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Roast Preferences

Tasting the world's finest coffees fuels our passion. Knowing the journey, the labor and the love in each coffee is what drives our interest. Discovering new flavors and new favorites keeps us coming back. We hope this simple guide helps you enjoy your journey through the world of coffee.

First, "dark" does not equate with quality in coffee. Too dark of a roast can taste bitter or burnt, not satisfying at all. Too light a roast can taste thin and even grassy. Here's how we quickly assess the quality in the cup. We focus on five factors: Sweetness, Acidity, Body, Balance and Finish.


Sweetness creates harmony between acidity (good, like citrus) and body. It is what balances the most intensely acidic coffees and what smooths out the fullest bodied coffees.


Acidity is often described as the brighter flavors in a coffee, like citrus, fruit and floral tones. It can be intense or mild, round or edgy, and everything in between.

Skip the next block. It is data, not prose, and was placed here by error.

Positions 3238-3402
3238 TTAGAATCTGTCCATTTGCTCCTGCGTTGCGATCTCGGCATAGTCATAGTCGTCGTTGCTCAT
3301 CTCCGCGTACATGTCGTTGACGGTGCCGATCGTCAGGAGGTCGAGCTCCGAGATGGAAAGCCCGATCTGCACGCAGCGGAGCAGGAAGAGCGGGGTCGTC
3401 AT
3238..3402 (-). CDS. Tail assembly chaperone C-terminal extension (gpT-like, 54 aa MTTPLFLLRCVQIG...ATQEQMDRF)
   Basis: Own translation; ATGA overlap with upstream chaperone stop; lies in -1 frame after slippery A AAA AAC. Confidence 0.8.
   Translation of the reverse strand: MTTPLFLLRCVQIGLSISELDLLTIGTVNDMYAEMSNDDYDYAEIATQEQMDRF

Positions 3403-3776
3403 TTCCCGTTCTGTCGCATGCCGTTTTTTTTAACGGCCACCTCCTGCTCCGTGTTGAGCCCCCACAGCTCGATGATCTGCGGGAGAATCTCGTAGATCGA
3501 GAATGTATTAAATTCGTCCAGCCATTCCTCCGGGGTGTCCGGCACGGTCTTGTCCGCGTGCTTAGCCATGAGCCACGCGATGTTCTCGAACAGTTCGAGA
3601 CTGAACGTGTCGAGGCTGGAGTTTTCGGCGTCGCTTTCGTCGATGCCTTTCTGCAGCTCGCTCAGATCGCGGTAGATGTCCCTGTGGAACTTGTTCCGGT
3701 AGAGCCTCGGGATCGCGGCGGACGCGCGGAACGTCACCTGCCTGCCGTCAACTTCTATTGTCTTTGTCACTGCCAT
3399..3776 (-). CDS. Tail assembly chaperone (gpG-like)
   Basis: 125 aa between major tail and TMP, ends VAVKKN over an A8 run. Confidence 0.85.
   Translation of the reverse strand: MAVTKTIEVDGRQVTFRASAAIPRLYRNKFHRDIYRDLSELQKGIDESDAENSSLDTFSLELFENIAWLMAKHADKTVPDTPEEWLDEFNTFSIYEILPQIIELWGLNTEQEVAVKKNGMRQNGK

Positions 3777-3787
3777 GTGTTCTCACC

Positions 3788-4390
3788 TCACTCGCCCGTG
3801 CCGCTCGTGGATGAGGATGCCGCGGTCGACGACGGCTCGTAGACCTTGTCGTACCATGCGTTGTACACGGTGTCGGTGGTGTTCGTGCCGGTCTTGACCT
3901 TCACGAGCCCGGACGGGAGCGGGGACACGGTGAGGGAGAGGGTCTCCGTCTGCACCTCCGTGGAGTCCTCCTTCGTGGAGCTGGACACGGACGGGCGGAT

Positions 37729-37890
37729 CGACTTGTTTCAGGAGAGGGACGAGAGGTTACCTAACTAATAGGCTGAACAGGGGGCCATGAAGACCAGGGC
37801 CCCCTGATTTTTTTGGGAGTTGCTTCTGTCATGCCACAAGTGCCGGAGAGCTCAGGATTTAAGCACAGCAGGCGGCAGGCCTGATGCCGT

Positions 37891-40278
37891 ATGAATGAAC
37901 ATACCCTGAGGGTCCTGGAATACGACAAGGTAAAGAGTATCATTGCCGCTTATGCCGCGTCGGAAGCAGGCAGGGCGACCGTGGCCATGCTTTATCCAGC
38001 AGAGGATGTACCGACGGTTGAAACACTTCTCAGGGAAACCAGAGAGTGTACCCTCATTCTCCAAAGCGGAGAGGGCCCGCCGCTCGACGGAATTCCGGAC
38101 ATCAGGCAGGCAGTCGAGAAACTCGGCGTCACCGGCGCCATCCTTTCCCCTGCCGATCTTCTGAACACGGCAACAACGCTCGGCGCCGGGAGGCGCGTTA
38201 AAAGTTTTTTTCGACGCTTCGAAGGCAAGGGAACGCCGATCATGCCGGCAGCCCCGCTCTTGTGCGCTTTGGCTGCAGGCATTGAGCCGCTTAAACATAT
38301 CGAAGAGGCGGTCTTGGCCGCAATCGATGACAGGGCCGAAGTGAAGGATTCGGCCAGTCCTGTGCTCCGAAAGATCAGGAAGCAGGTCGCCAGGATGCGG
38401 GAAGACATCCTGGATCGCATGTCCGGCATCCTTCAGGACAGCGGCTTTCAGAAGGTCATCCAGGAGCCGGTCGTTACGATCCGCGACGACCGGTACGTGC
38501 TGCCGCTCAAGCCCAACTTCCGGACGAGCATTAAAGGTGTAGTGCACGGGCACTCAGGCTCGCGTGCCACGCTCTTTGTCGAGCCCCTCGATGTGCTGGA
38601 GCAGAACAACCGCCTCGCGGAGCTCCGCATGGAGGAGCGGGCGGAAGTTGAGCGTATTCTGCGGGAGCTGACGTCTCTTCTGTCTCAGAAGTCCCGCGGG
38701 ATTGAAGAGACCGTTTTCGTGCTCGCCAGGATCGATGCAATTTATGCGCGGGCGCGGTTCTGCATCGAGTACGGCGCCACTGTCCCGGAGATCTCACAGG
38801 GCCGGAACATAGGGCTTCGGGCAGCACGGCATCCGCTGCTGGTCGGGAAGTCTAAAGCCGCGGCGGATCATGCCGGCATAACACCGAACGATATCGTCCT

Body is sometimes referred to as coffee's mouth feel. Think of the difference between water and milk over your palate, like thickness or viscosity. Often, earth and chocolate tones come through in the body.


Balance is critically important to the composition of a great coffee. Think about how the sweetness, acidity and body play off each other to create an overall taste profile.


How a coffee finishes is just as important as how it begins. A great finish should be clean, sweet, refreshing and last pleasantly long after you've finished your sip.